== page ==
There will be changes. He plans to reorganize the paper’s newsroom, but gave no details. He praised Dusty Nix for his editorial page work. During audience question time, someone asked if he was going to check with other members of the community about keeping Dusty. That got a big laugh, but Kieta said, with a smile, that a reader might not agree with everything that Dusty writes, but that what he says will provoke thought.  As I told him after the meeting, Dusty is intelligent and does a good job. I stand by that. Besides, I like him. He has no problem speaking truth to power.

 Kieta acknowledged that the media ball game has changed drastically over the years, and that newspapers have changed and will continue to do so. Since papers can now break stories on their websites at any time, which lets them better compete with electronic media,  in the future, the print edition will concentrate more on reflective reporting rather than printing “yesterday’s news.” Makes sense to me. I look forward to it. 

We didn't get to hear from the Ledger-Enquirer's new President and Publisher Rodney Mahone, but since Joseph Kieta works for him, I suppose we can assume that they share the same journalistic philosophy. Good.

Steve Butler is this Year’s Dan Reed Award Recipient

November 10, 2010

If anyone deserves the title Chairman, it’s Steve Butler. 

Steve Butler (Photo by Jim Cathorne, Camera1)

He has more chairmanships than anyone I have ever heard of.  Most of those chairmanships are for civic and social organizations. And I am sure that’s why he was chosen as this year’s winner of the Dan Reed Rotary Award for Service Above Self.  The award,  named after former Rotary Club of Columbus Secretary Dan Reed,  is given each year to a non-Rotarian for selfless service to community. 

 Steve Butler works, not only as Chairman of the W.C. Bradley Company, but as a contributor to the welfare of his community. 

Now, he is Chairman of Brookstone School, the Pastoral Institute, and Strategic Planning for St. Francis Hospital.  which is undergoing its largest expansion. His parents, Dr. Clarence and Mrs. Butler, were very active supporters of St. Francis.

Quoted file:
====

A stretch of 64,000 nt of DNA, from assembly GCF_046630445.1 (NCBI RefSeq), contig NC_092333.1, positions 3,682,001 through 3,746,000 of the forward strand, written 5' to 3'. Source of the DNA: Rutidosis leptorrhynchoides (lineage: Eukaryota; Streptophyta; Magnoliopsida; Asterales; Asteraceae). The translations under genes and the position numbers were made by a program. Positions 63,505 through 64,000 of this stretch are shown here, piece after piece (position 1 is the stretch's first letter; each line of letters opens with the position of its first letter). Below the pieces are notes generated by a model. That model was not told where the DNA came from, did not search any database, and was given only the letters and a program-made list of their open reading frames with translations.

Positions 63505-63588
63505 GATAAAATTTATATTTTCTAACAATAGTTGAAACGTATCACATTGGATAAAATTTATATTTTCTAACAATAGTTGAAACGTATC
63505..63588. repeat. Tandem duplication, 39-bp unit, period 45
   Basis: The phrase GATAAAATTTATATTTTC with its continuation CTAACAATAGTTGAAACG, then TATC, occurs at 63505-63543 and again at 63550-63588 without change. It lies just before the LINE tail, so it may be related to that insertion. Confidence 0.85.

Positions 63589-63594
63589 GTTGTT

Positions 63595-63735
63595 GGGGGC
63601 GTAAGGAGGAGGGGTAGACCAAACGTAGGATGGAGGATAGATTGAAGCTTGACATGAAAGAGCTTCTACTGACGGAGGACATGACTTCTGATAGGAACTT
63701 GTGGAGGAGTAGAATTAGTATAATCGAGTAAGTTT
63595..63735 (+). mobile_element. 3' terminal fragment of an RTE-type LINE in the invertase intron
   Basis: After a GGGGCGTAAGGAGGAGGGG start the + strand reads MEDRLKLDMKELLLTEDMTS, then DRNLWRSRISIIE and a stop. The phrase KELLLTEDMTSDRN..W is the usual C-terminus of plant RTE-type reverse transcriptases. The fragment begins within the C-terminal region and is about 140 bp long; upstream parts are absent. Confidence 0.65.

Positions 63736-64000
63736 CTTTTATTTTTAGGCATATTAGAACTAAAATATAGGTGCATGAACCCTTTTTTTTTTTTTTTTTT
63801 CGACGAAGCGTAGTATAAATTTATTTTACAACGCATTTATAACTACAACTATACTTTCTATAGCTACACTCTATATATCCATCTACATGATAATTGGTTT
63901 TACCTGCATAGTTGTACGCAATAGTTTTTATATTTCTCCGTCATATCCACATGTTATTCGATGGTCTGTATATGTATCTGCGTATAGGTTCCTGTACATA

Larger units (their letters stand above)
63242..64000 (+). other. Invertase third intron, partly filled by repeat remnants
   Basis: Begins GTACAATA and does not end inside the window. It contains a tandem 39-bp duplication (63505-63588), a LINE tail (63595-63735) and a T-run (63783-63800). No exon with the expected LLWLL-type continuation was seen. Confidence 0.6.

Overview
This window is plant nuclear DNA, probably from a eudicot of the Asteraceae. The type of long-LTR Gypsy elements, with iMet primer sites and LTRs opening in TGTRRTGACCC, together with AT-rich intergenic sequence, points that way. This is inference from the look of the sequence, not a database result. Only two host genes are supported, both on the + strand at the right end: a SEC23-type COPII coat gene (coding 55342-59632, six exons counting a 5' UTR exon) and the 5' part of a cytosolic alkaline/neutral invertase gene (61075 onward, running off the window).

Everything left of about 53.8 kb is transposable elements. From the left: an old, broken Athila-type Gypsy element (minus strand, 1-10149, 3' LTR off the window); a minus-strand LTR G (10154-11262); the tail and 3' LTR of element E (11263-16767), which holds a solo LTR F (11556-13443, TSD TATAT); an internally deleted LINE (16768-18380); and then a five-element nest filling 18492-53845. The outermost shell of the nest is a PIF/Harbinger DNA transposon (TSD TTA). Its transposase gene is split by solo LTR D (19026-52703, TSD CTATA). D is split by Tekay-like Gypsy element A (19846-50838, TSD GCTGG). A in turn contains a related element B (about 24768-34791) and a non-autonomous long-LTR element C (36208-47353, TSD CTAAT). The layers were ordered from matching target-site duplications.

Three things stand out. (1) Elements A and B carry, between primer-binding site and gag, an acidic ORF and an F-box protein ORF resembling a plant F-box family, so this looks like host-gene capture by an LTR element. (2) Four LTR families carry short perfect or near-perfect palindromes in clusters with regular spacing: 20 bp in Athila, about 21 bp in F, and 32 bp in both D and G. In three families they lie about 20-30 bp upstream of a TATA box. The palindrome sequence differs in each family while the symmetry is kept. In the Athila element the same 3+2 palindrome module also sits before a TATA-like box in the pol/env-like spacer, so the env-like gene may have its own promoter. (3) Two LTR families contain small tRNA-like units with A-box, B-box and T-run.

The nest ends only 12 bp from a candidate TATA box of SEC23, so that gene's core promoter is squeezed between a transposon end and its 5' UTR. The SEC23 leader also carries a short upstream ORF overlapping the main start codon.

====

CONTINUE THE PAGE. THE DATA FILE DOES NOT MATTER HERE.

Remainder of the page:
He just stepped down as Chairman of the Board of Trustees for the Bradley-Turner Foundation.  Abbott Turner, Bill Turner’s youngest son, is now filling that position.

Steve was also Chairman of United Way, Columbus State University Foundation, Columbus Chamber of Commerce, Columbus ’96, Columbus Sports Council, and the Administrative Board of St. Luke United Methodist Church where he teaches Sunday school.  That’s apparently a family tradition because Bill Turner, his philanthropic uncle,  taught a class there for many years.

During a video presentation announcing his winning the Dan Reed Award, Robert Granger, President/CEO of St. Francis Hospital, who nominated Steve, said that he had been instrumental in facilitating the hospital’s largest-ever expansion, “Steve never seeks the spotlight. He is a humble leader who provides strong leadership.”

Brookstone School Headmaster Brian Kennerly said, “He embodies Service Above Self as he clearly keeps an eye on the people he is leading as he paves the way for the organization.”

 Ron King, Executive Director and CEO of the Pastoral Institute, said, “Steve Butler is a compassionate, committed, community leader that calls forth the best from all around him.”

His pastor, Hal Brady of St. Luke United Methodist Church, said, “I cannot think of a better nomination for the Dan Reed Award than Steve Butler. Steve is a choice servant leader who lives out the Rotary motto Service Above Self in his life, church, community and commitment.”

Congratulations to the Rotary Club of Columbus, GA

October 21, 2010

Rotary District Governor Casey Farmer presents 100 Percent Paul Harris Fellow Club banner to Rotary Club of Columbus President Betsy Covington. On the left is Rotary Foundation Director George Flowers, and on the right is Past President Bob Jones. (Photo by Jim Cawthorne, Camera1)

The Rotary Club of Columbus reached an impressive landmark Wednesday.(Full disclosure: I am a member.) It became the largest service club in Georgia to be designated as a 100% Paul Harris Fellow Club. That means that each member is now a Paul Harris Fellow, which means each gave $1,000 to the Rotary International Foundation, which, among other accomplishments, has just about eradicated polio in the world.  Since the club has more than 300 members that means it has given more than $300,000 to the Foundation.  It’s not called a service club for nothing.

Paul Harris was the founder of the Rotary Club.  The first club was organized in Chicago in 1905; now it is all over the world, including places like the United Kingdom, France, China, and Russia.